Anyone repeating this idea should be ashamed. It's simply an ignorant, vapid placeholder for a real opinion. It not only makes no real sense, but also shows an egregious lack of understanding about how the tech industry delivers advancements to the state of the art.
Imagine if every new scientific discovery were met with a pouting reply that the latest new cancer drug or new understanding of the cosmos "should have been discovered last year." When fashion labels employ a new high tech fabric to deliver a more comfortable or easier to maintain garment, nobody who can be taken seriously ever says that this "really should have come out a year ago."
And really, nobody ever says this about technology products outside of Apple, where for some bizarre reason, this is repeated ad nauseam. So please stop, pundits. It's just asinine to keep repeating this as your boilerplate Apple "review" every year.
Did Apple really show up with a weakly feeble watch offering last spring, and was it embarrassingly forced back to the drawing board to come up with something better, the way Google's Android button phone was in 2007, or Microsoft's Slate PC tablet was in 2010? Not even remotely.
Smartwatches before Apple Watch
Prior to Apple Watch, Google had a year-long head start with Android Wear, and two years of prior experience with the Motorola MOTOACTIVE before that. Samsung had introduced multiple waves of its Galaxy Gear watches in parallel, and a variety of other firms had been experimenting in that space, including Pebble and Fitbit.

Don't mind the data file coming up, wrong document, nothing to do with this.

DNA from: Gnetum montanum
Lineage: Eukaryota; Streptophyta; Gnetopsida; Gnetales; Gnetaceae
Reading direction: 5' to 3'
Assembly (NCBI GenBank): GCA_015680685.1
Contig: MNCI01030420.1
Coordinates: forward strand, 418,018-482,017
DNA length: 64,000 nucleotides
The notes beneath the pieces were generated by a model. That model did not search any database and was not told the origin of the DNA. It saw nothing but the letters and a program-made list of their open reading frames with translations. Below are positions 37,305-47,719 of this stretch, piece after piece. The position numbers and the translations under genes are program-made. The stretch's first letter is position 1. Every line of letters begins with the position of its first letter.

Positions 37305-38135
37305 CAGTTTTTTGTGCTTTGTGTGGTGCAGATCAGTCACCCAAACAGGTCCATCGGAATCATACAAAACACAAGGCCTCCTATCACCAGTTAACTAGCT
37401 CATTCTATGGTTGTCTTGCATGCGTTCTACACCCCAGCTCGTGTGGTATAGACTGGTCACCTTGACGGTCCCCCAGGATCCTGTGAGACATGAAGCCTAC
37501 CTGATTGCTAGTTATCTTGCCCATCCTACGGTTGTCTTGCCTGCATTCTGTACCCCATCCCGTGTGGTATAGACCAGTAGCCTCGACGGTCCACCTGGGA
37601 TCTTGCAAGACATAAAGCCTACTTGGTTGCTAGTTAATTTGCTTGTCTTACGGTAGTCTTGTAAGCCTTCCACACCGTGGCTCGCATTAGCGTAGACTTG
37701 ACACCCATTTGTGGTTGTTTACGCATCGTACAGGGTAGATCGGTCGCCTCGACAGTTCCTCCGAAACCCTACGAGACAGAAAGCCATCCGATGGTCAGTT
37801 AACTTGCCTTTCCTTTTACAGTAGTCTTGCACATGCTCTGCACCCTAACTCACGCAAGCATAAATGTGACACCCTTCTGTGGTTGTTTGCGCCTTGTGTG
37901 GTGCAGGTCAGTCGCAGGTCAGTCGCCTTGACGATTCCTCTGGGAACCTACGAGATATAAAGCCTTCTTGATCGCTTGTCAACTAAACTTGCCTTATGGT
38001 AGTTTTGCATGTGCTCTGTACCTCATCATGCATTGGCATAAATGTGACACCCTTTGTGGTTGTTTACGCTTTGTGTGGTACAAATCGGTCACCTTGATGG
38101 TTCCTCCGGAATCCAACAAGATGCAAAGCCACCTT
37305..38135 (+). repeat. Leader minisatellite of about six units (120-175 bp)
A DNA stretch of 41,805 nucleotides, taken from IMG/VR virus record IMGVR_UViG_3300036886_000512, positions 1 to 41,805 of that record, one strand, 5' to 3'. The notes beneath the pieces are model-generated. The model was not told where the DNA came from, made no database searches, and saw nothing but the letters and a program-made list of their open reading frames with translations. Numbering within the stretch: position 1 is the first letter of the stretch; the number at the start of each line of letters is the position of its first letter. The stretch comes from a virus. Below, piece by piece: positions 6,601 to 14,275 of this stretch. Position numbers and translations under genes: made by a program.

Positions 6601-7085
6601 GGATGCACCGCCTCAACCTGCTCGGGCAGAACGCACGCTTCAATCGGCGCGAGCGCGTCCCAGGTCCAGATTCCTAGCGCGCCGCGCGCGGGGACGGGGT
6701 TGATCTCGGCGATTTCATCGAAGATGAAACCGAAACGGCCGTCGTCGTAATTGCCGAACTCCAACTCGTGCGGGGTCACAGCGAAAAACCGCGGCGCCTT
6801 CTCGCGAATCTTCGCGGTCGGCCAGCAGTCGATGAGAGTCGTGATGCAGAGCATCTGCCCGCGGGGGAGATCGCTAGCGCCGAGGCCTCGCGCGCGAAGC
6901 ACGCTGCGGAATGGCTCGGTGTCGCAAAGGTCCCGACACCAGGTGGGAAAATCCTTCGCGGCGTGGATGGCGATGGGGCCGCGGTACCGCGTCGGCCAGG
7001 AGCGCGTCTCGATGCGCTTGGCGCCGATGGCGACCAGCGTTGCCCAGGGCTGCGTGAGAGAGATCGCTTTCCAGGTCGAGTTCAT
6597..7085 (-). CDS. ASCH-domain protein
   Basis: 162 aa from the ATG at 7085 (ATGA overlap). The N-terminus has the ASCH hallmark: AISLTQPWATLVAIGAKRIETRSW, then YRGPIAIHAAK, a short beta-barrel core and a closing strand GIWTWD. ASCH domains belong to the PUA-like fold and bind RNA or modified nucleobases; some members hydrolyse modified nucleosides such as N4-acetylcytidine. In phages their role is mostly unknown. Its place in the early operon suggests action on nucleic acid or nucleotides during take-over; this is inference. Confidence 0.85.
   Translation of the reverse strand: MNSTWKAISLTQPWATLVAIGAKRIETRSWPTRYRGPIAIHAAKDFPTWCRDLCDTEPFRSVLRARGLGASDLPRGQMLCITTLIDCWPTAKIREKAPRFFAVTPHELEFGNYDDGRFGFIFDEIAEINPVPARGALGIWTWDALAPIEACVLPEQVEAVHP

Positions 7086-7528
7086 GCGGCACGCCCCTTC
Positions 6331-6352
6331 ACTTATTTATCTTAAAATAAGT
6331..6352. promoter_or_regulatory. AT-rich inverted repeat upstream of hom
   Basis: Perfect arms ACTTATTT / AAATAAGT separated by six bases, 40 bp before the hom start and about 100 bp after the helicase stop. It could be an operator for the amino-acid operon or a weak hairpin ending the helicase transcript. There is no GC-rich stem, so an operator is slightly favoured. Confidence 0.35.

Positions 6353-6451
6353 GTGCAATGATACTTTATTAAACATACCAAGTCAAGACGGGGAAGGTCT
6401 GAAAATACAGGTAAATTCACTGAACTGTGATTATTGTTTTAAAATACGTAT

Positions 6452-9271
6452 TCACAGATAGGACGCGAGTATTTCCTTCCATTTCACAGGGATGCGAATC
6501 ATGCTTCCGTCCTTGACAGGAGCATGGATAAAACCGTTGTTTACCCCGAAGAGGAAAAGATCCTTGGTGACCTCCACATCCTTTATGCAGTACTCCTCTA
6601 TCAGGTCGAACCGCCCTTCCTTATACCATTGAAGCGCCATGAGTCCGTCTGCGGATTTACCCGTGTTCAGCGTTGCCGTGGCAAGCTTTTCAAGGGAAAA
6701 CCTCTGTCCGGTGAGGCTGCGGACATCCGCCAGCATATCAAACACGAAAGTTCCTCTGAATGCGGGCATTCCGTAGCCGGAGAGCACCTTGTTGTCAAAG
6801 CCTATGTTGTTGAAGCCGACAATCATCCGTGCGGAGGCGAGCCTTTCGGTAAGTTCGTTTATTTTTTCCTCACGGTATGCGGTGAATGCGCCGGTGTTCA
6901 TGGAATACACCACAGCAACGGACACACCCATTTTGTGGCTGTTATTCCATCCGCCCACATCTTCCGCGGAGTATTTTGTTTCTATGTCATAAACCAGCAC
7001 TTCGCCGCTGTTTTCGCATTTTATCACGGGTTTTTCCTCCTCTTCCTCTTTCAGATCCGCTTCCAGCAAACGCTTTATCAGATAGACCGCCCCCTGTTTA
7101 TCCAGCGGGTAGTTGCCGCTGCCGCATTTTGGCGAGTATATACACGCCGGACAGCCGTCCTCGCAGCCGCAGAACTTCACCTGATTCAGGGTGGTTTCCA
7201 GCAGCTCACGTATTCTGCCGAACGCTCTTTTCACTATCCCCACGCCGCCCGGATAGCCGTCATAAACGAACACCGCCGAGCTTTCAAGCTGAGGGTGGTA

In fact, smartwatches date all the way back to at least 1994 with the Microsoft co-developed Timex Datalink.
Microsoft next took a shot at smartwatches with the late 2002 announcement of its SPOT initiative. However it didn't follow up by delivering a watch the next year that "should have been released" in the previous year.
Instead, in 2003 Microsoft's Bill Gates first showed an actual SPOT watch prototype and announced plans to partner with conventional watchmakers including Citizen, Fossil and Suunto to build it. However, it wasn't until 2004 that Microsoft's partners first began delivering actual products consumers could buy, starting with Fossil and then expanding to Tissot, Swatch and others.
Microsoft wasn't roundly criticized for failing to bring an actual watch to market for more than a year after announcing it. Instead, as Kevin Anderson reported for the BBC back in 2002, the company was broadly assumed to eventually accomplish something because, despite losing over $200 million per quarter on its other mobile devices and on its Xbox game consoles, Microsoft was earning almost $4.4 billion from Windows and Office licensing!